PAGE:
Work

If you are a foreigner in the USA with a standard non-immigrant visitor's visa, you are expressly forbidden to partake in paid work and will be deported if you're caught working illegally. Employers are required to establish the bona fides of their employees or face fines, making it much tougher than it once was for a foreigner to get work.

To work legally, foreigners need to apply for a work visa before leaving home. A J-1 visa, for exchange visitors, is issued to young people (age limits vary) for study, student vacation employment, work in summer camps and short-term traineeships with a specific employer. One organization that can help arrange international student exchanges, work placements and J-1 visas is International Exchange Programs (IEP), which operates in Australia (www.iep.com.au) and New Zealand (www.iep.co.nz).

For nonstudent jobs, temporary or permanent, you need to be sponsored by a US employer, who will have to arrange an H-category visa. These are not easy to obtain, since the employer has to prove that no US citizen or permanent resident is available to do the job.

Seasonal work is possible in national parks and at tourist attractions and ski resorts. Contact park concessionaire businesses, local chambers of commerce and ski-resort management. Lonely Planet's Gap Year Book has more ideas on how best to combine work and travel.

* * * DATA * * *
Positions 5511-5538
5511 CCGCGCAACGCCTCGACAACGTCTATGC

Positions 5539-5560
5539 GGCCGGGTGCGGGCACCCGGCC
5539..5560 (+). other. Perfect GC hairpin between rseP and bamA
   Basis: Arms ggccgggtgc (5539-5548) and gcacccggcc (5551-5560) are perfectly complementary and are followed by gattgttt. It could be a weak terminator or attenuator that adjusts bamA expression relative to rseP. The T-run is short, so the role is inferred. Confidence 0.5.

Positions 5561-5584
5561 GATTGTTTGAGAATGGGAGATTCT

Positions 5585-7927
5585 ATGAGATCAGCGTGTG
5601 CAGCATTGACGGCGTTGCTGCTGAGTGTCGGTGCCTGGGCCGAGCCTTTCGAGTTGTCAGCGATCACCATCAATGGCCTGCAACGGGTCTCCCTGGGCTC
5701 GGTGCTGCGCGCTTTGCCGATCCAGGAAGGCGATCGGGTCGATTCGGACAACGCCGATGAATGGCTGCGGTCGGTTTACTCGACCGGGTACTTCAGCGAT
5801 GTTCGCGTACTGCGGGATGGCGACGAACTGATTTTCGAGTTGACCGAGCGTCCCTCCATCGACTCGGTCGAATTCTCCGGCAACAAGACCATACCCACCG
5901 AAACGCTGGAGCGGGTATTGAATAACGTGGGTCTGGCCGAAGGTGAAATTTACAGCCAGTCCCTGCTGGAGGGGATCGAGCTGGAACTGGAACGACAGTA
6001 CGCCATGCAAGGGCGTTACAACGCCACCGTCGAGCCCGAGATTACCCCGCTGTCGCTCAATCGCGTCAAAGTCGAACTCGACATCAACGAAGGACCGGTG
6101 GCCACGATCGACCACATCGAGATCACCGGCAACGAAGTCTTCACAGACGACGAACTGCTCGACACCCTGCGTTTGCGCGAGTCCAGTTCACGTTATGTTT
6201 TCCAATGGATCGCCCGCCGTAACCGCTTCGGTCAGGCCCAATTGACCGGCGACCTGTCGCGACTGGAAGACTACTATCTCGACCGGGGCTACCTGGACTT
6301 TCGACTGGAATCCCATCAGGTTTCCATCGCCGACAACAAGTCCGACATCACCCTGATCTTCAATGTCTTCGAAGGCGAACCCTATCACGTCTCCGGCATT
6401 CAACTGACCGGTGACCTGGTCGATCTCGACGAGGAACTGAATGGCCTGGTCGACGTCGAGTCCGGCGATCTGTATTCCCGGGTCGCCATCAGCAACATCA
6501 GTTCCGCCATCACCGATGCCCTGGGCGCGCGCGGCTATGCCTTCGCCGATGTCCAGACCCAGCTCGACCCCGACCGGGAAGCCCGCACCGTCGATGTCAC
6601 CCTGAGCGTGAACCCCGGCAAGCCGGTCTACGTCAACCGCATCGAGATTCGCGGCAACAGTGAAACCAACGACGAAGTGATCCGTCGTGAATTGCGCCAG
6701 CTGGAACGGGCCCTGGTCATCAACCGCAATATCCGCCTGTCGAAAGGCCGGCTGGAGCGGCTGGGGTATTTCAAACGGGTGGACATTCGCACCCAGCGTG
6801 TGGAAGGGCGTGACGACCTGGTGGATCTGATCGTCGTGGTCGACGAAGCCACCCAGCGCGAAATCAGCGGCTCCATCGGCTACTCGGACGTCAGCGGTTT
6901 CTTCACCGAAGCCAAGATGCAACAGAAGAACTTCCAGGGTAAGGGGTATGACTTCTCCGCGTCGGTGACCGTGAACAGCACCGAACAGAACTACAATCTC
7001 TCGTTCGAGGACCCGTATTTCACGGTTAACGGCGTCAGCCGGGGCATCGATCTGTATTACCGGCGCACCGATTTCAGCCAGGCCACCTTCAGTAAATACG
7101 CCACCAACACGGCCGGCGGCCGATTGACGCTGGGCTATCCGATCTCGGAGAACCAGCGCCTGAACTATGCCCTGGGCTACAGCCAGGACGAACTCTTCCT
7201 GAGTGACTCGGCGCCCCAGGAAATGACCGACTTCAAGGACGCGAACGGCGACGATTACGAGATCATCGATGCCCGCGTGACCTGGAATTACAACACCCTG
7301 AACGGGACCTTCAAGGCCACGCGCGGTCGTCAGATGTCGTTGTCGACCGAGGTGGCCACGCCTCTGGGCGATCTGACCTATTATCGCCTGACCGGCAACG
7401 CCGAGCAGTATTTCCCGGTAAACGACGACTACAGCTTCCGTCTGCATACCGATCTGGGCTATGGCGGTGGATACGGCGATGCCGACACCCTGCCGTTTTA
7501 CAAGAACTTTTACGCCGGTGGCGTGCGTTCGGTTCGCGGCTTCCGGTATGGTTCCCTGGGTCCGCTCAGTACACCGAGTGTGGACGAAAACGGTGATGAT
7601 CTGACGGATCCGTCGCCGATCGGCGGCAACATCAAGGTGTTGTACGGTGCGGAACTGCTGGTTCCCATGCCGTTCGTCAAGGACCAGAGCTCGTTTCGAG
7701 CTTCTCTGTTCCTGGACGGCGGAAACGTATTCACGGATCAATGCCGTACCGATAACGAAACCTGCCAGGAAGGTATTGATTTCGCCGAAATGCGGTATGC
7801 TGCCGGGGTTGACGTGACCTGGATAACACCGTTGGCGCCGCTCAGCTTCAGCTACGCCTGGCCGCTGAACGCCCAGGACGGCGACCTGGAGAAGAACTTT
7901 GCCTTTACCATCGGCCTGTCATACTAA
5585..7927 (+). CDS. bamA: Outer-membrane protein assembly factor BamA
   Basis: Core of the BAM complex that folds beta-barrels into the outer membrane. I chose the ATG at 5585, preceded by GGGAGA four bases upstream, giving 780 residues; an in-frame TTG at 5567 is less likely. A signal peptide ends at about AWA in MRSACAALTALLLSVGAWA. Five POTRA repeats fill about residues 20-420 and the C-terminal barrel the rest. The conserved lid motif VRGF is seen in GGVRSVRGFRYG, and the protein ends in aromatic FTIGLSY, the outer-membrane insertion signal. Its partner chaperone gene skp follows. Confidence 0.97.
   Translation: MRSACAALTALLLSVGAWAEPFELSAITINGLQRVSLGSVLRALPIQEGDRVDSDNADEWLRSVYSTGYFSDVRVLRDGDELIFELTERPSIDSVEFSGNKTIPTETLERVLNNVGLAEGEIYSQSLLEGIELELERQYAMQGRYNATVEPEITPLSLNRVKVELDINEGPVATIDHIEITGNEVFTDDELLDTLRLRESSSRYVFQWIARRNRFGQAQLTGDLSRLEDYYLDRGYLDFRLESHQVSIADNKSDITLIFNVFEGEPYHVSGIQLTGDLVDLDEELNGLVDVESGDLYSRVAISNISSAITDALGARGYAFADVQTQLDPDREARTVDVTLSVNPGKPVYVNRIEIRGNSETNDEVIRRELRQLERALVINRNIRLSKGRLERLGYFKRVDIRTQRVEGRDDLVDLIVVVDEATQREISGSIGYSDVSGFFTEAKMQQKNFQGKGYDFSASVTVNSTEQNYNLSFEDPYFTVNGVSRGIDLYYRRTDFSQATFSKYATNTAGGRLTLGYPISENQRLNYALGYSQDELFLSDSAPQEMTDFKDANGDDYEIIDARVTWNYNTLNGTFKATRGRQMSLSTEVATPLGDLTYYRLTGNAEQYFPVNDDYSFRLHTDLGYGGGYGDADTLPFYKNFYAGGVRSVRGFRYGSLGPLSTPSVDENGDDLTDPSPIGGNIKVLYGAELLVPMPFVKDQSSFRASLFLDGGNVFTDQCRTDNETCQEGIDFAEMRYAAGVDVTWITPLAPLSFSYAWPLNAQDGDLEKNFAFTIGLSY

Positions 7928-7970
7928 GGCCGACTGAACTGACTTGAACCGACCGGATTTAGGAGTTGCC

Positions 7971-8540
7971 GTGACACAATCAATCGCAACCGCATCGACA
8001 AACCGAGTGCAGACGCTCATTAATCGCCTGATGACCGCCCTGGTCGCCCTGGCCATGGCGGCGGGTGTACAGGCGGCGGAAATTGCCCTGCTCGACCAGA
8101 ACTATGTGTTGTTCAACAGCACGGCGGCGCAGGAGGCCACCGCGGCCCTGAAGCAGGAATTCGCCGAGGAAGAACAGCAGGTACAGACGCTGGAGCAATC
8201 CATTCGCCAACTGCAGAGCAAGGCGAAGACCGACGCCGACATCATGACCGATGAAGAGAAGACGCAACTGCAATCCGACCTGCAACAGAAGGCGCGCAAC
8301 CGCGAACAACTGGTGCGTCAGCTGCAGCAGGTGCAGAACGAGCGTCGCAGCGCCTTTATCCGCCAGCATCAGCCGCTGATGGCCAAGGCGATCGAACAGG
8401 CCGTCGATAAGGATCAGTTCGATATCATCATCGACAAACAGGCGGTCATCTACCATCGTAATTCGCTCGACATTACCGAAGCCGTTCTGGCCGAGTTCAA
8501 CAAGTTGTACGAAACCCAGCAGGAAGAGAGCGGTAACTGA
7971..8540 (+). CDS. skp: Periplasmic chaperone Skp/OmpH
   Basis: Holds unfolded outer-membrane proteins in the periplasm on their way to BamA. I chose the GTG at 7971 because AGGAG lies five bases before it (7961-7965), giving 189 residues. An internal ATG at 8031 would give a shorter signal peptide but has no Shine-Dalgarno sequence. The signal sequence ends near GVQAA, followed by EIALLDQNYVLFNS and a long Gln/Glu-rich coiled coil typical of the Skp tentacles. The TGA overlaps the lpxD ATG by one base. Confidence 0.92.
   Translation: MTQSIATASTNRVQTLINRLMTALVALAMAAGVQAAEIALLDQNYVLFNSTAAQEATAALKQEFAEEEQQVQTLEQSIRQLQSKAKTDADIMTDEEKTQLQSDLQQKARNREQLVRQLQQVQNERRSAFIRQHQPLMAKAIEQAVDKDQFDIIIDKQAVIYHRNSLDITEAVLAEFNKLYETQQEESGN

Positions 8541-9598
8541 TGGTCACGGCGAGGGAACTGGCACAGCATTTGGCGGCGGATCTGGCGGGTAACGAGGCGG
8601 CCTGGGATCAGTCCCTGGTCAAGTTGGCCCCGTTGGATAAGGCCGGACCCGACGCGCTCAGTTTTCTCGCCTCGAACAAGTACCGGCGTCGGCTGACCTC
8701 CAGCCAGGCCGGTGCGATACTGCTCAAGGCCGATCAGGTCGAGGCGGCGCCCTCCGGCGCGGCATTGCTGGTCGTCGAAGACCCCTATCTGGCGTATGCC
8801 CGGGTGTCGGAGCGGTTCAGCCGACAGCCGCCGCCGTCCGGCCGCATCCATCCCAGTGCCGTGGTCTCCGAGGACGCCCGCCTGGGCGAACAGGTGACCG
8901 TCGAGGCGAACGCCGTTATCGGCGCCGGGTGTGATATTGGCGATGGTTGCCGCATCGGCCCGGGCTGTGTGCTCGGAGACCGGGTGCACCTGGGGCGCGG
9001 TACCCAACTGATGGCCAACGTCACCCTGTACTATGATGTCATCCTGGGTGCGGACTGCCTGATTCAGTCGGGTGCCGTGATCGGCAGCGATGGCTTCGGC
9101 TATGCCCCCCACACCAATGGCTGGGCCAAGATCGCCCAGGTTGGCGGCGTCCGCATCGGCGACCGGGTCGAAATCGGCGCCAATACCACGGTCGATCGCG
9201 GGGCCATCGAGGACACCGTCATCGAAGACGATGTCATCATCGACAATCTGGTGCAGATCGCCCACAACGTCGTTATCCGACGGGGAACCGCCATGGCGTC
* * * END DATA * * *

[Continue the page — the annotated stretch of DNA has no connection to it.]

Au Pair in America (www.aupairinamerica.com) Find a job as an au pair in the USA.

Camp America (www.campamerica.co.uk) Offers opportunities to work in a youth summer camp.

Council on International Educational Exchange (www.ciee.org) CIEE helps international visitors find USA-based jobs through its four work-exchange programs (Work & Travel USA, Internship USA, Professional Career Training USA and Camp Exchange USA).

InterExchange (www.interexchange.org) Camp, au pair and other work-exchange programs.